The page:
“The defendant’s motivation to commit kidnapping was complex, contributed to by his mental condition and personality disorders, the pressures of the divorce litigation, the impending trust litigation trial and anger over his troubled interpersonal relationships with his spouse and children. While he misguidedly intended to forcefully reunite his family, his attempt to do so was subservient to his desire to terminate lawsuits and modify title ownerships to his benefit.
“The defendant’s methods were more homogeneous than his motive. He used stealth and surprise, and took advantage of the victim’s isolation. He immediately employed physical violence, restrained the victim with tape, and threatened her with injury and death to herself and others. He immediately coerced the victim into providing information by the threatening application of a knife. He violated a subsisting restraining order.”
The judge adhered to his initial determination of deliberate cruelty. Petitioner appealed, arguing that this sentencing procedure deprived him of his federal constitutional right to have a jury determine beyond a reasonable doubt all facts legally essential to his sentence. The State Court of Appeals affirmed, relying on the Washington Supreme Court’s rejection of a similar challenge in Gore. The Washington Supreme Court denied discretionary review. We granted certiorari.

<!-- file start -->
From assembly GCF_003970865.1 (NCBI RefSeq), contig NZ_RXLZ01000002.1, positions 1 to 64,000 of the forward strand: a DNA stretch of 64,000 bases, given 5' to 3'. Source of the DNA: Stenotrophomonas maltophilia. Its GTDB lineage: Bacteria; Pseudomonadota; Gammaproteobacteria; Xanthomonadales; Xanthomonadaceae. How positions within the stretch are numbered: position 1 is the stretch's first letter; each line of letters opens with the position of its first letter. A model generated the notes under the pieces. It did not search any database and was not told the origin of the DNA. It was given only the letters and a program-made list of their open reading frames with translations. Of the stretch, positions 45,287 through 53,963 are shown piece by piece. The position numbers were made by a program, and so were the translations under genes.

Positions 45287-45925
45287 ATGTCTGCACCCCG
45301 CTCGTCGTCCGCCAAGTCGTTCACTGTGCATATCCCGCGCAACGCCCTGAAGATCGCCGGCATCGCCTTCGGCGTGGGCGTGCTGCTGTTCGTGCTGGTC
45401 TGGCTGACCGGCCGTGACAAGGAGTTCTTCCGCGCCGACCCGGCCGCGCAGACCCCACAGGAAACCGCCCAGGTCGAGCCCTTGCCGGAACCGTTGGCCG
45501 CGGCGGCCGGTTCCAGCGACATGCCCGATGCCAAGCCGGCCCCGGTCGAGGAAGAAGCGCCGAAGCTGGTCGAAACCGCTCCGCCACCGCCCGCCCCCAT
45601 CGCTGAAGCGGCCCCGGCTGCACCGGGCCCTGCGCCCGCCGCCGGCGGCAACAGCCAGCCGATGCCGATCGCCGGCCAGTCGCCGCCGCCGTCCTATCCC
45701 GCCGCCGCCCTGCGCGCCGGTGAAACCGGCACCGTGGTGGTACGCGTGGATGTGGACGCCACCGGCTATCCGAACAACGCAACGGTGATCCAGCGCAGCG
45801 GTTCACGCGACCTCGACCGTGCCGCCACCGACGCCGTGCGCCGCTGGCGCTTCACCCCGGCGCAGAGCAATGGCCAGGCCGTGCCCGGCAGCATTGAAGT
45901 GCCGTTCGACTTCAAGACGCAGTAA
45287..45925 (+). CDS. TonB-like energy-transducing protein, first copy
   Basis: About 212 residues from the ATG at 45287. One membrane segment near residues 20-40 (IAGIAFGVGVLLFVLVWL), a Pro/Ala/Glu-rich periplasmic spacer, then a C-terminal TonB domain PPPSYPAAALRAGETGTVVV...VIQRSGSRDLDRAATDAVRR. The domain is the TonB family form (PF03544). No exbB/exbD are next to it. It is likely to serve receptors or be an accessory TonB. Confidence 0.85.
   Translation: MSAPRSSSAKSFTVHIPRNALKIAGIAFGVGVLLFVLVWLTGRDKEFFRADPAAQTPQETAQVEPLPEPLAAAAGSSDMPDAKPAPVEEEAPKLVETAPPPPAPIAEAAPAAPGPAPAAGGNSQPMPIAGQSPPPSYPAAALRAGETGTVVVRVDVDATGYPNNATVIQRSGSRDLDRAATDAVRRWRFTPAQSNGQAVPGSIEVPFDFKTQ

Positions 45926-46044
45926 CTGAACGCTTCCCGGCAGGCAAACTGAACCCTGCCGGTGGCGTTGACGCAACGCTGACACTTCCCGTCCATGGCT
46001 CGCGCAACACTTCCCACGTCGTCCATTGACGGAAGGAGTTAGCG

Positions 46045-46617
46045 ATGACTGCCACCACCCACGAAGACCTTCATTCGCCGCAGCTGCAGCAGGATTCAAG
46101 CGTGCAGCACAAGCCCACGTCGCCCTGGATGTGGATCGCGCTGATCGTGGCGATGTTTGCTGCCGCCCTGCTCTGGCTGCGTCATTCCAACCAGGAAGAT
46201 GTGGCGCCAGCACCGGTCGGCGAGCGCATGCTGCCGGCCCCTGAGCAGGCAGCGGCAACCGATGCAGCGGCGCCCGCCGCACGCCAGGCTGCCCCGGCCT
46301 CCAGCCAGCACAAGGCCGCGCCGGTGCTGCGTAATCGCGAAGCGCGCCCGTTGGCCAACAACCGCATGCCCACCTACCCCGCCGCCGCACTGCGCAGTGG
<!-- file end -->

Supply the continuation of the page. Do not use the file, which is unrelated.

This case requires us to apply the rule we expressed in Apprendi v. New Jersey: “Other than the fact of a prior conviction, any fact that increases the penalty for a crime beyond the prescribed statutory maximum must be submitted to a jury, and proved beyond a reasonable doubt.” This rule reflects two longstanding tenets of common-law criminal jurisprudence: that the “truth of every accusation” against a defendant “should afterwards be confirmed by the unanimous suffrage of twelve of his equals and neighbours,” and that “an accusation which lacks any particular fact which the law makes essential to the punishment is . . . no accusation within the requirements of the common law, and it is no accusation in reason,” These principles have been acknowledged by courts and treatises since the earliest days of graduated sentencing; we compiled the relevant authorities in Apprendi, and need not repeat them here.